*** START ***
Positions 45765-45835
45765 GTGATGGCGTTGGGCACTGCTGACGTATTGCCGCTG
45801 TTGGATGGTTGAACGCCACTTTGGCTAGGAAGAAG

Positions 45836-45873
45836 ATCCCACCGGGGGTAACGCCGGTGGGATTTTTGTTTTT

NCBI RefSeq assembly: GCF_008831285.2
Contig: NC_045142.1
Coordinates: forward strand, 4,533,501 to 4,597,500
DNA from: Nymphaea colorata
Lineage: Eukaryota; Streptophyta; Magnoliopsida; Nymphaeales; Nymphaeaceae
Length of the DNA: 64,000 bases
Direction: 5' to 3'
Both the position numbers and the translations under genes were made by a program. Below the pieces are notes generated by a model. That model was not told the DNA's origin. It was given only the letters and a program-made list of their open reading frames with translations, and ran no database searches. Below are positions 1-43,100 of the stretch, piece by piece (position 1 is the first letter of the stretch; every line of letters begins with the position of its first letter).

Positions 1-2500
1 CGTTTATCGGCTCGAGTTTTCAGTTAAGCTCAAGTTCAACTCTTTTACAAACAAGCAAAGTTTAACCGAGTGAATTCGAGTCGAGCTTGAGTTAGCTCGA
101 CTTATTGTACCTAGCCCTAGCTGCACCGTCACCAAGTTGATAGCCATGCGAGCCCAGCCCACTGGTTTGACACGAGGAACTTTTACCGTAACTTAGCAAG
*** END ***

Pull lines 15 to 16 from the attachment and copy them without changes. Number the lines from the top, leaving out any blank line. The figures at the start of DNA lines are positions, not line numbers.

1 CGTTTATCGGCTCGAGTTTTCAGTTAAGCTCAAGTTCAACTCTTTTACAAACAAGCAAAGTTTAACCGAGTGAATTCGAGTCGAGCTTGAGTTAGCTCGA
101 CTTATTGTACCTAGCCCTAGCTGCACCGTCACCAAGTTGATAGCCATGCGAGCCCAGCCCACTGGTTTGACACGAGGAACTTTTACCGTAACTTAGCAAG